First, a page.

By David Gabor
In a sensible decision, the Ninth Circuit Court of Appeals recently ruled that Amazon.com Inc. is not vicariously liable for copyright infringement based upon the conduct of its Associates who use copyrighted photos without permission on their linked websites.
This decision is particularly important because there are an increasing number of “copyright trolls” patrolling various Internet websites. These trolls, sometimes using computerized software to locate allegedly protected images, engage in “hit and run” litigation whereby they identify an alleged act of infringement and then seek a nominal — but still significant — sum (usually less than $5,000) to instantly settle the case. They even go so far as putting in credit card payment information in their “dunning letters.” Intent is not a factor. The trolls well know that establishing a fair use defense is probably more costly than simply settling the case. An entire industry is now being built on these kinds of spurious lawsuits, where a few years ago a polite takedown notice would have been all that was required.
At issue in the Amazon lawsuit was use by a particular “Associate” called Sandysbeachgifts.com that ran a third-party website not controlled by Amazon but that was linked to it under Amazon’s affiliate marketing program. That site was accused of using copyrighted photos without permission. Instead of just suing the website directly, the plaintiff decided to go after a far bigger fish – Amazon. Plaintiff raised various claims. including vicarious liability under the Lanham Act. Amazon chose to fight back and argued that, among other things, its Code of Affiliate Conduct expressly disclaims the existence of an actual partnership with its affiliates (and any attendant vicarious liability). In an unpublished opinion, the Ninth Circuit held that, in fact, the plaintiff did not adequately allege that Amazon exercised direct control over its Associate’s activities, even though its Associates are governed by an Amazon Operating Agreement. The appellate court further held that, in the context of a Lanham act claim (which was the only claim before it on appeal), in the absence of allegations of direct control (not to mention actual direct control), Amazon could not be held to be vicariously liable for its Associate’s conduct. Based on that logic, the Ninth Circuit affirmed the lower court’s dismissal of the complaint against Amazon.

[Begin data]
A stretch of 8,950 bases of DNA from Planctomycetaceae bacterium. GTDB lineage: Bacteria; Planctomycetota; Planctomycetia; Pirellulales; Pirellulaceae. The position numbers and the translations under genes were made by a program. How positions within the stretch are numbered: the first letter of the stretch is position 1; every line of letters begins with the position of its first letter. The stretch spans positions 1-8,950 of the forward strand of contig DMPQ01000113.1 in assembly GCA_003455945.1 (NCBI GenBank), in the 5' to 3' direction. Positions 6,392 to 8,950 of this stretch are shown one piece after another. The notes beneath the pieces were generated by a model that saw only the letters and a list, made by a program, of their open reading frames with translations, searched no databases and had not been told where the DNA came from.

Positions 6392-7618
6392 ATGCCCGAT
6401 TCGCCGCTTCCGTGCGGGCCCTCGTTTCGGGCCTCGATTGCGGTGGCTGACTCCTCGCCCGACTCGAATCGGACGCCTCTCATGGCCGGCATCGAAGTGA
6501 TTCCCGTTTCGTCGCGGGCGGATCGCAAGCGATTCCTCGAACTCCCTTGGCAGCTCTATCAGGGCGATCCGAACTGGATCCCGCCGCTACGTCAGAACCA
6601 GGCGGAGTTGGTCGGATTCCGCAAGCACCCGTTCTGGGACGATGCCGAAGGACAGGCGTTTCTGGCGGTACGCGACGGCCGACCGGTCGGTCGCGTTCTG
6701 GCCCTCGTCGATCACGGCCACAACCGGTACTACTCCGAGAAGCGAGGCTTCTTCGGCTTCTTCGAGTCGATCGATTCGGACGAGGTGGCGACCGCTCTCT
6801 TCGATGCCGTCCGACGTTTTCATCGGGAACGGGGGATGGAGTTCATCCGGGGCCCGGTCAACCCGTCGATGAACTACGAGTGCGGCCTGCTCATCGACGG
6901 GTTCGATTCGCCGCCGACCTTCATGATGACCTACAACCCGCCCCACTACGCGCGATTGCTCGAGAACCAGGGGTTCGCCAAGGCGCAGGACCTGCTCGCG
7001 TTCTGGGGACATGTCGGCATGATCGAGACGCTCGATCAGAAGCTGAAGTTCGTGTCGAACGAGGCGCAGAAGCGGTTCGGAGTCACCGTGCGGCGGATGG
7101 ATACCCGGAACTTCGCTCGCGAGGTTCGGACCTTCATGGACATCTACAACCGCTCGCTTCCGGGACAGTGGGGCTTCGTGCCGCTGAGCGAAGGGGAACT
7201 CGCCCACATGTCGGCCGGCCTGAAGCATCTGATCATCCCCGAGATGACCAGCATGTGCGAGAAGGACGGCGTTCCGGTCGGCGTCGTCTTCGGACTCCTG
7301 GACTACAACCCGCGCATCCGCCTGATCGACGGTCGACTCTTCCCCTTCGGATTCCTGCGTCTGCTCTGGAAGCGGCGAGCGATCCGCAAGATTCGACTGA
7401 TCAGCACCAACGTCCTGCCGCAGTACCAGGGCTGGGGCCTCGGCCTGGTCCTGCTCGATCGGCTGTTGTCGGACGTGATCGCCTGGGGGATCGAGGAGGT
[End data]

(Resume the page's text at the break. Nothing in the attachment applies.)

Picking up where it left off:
The reason this decision is sensible should be obvious. The choice to use the allegedly copyrighted images was solely that of the participating Associate. If every time a site links to another website, even under a common sales program, the “marketplace program” (here, Amazon) should not have to act as the guarantor of the first website’s copyright integrity. To require that level of diligence would literally bring Internet affiliate sales programs to a grinding halt.
Accordingly, while the Ninth Circuit remains among the most reversed circuits in the country, it certainly seems to of gotten this one right.